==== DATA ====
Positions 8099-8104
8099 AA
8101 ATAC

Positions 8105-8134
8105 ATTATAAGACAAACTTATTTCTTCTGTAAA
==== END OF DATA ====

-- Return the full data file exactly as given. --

Positions 8099-8104
8099 AA
8101 ATAC

Positions 8105-8134
8105 ATTATAAGACAAACTTATTTCTTCTGTAAA